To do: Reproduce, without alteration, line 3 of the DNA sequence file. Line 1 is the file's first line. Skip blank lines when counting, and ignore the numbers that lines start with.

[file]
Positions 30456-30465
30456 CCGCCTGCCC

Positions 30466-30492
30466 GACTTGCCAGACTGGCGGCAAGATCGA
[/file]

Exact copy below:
Positions 30466-30492